Sheep grazing in top paddock

In late summer, SkyLines sheep graze
in the rested spring lambing yard.

It's working
To ensure that these methods are working at SkyLines Farm, I have had fecal tests performed frequently over the years (worm eggs are shed in sheep's manure, and show up under a microscope). My vet used to look through the microscope and just scratch his head. He couldn't believe the worm egg count could be so low without the use of chemical wormers. The latest fecal test showed a zero count.

Herbs in the pasture
Some people seed medicinal herbs in their pasture ground, which I think is a great idea if you can keep the herbs going from year to year. That's the easy way to let the sheep dose themselves with what's good for them.

On my previous farm, there was a small paddock that used to be a vegetable garden. The paddock was dotted with horseradish that had gone wild, and the sheep liked the horseradish so well they completely grazed it out within a few seasons. I suppose I could have replanted the paddock with horseradish and maybe garlic, but that's a job for a farmer with a tractor who doesn't mind plowing up a perfectly good pasture every few years.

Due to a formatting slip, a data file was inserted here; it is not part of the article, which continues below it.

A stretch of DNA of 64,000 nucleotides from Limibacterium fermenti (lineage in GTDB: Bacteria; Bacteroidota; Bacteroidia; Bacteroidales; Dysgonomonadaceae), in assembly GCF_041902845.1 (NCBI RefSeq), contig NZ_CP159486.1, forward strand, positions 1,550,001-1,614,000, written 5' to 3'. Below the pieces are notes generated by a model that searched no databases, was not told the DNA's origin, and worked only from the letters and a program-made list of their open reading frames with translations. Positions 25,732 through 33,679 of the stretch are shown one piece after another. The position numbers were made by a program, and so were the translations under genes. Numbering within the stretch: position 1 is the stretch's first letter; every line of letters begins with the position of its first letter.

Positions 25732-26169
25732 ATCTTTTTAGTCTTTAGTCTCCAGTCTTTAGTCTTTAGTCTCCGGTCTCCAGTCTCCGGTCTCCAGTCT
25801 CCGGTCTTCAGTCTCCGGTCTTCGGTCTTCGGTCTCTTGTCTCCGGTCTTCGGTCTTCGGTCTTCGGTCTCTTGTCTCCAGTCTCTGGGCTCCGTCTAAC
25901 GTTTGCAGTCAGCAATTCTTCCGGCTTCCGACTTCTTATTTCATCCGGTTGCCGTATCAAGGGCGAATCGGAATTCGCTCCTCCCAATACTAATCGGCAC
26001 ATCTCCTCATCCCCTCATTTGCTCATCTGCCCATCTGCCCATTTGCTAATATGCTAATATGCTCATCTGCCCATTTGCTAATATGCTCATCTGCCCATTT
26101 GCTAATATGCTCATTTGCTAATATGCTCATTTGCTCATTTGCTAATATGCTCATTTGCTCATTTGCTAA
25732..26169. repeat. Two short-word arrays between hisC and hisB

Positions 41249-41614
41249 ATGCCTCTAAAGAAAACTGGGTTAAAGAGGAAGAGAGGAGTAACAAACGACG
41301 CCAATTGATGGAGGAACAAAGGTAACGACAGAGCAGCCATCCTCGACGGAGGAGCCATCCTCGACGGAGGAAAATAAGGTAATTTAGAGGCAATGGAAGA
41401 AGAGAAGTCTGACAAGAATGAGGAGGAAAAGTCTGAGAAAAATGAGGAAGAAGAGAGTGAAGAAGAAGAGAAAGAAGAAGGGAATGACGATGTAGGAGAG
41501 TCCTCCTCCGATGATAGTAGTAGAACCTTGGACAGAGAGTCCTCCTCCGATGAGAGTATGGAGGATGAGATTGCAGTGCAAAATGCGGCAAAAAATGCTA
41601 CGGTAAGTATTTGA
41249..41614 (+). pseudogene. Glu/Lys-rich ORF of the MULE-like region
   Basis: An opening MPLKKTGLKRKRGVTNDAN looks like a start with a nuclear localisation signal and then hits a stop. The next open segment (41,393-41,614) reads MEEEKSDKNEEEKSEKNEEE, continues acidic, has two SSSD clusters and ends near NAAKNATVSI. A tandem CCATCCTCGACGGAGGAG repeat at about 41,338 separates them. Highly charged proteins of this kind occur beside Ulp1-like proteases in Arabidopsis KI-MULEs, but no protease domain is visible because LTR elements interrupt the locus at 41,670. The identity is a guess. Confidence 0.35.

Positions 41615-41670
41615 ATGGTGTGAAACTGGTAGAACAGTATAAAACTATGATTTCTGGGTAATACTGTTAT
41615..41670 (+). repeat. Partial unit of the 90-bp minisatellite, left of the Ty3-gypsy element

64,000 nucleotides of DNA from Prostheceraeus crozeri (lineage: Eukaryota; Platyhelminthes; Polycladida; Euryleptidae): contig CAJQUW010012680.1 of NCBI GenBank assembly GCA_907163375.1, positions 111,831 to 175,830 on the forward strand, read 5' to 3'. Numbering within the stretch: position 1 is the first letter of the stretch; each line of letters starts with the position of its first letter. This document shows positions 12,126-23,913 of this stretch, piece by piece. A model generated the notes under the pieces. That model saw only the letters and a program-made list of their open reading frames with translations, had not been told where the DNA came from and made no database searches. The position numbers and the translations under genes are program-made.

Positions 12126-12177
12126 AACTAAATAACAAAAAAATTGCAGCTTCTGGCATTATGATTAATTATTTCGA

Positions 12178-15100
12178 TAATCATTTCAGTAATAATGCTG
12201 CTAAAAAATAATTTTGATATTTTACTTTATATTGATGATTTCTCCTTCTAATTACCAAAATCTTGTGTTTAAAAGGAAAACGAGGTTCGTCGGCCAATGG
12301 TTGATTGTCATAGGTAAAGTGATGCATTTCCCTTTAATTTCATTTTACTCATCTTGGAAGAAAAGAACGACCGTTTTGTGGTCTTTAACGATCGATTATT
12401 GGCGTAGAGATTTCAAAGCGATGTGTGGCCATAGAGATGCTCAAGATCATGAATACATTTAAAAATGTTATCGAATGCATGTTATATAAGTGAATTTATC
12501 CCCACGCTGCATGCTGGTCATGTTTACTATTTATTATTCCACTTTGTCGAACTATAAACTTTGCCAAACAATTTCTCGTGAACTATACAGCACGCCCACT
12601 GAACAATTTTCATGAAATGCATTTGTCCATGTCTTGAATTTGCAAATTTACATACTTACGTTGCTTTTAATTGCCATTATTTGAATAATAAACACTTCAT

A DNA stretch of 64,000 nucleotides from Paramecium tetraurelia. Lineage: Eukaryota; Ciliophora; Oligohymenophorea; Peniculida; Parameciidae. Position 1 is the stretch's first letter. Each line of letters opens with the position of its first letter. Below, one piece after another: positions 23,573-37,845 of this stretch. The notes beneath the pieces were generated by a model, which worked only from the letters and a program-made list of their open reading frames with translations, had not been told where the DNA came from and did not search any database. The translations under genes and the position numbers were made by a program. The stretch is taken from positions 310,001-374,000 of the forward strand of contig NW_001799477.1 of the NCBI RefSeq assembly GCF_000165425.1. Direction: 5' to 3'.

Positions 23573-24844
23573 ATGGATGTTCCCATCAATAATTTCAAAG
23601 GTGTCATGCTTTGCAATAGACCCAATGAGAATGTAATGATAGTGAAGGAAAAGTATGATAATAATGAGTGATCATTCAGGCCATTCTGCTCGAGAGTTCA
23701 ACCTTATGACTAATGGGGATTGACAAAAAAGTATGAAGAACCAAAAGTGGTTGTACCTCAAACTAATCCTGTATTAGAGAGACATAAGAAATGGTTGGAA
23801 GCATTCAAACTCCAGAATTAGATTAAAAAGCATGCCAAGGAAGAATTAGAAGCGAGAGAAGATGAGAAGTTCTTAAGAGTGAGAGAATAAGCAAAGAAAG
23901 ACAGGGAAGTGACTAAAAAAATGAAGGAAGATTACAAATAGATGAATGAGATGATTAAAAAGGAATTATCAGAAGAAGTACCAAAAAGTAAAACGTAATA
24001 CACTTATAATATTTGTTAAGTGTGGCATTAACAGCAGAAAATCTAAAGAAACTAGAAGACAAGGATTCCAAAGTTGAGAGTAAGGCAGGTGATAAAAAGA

Instead, I now try to time the spring grazing rotations at SkyLines Farm so that some of the dandelions in the pastures have an opportunity to go to seed every year. Dandelions have long, deep taproots that bring minerals up from the subsoil to the surface. For this reason, they're a great spring tonic for the sheep, and all of the animals go after the flowers and the leaves with relish.

Future pasture seeding that I do will include seeds of select beneficial herbs, and that's a topic that I'm still researching.

<<< UPDATE APRIL 2021: >>>
since I created this page, my parasite control methods have remained the same. All the critters at SkyLines Farm remain healthy, happy, and with low or no parasite load. It works!

If you want to contact me to clarify something about my methods, I'll be happy to try and answer it, at no charge. However, PLEASE EMAIL instead of calling. Trading voicemails is a waste of time for both of us. I'll respond much faster to an email anyway!
My best to you, in your quest to be a better shepherd! Melissa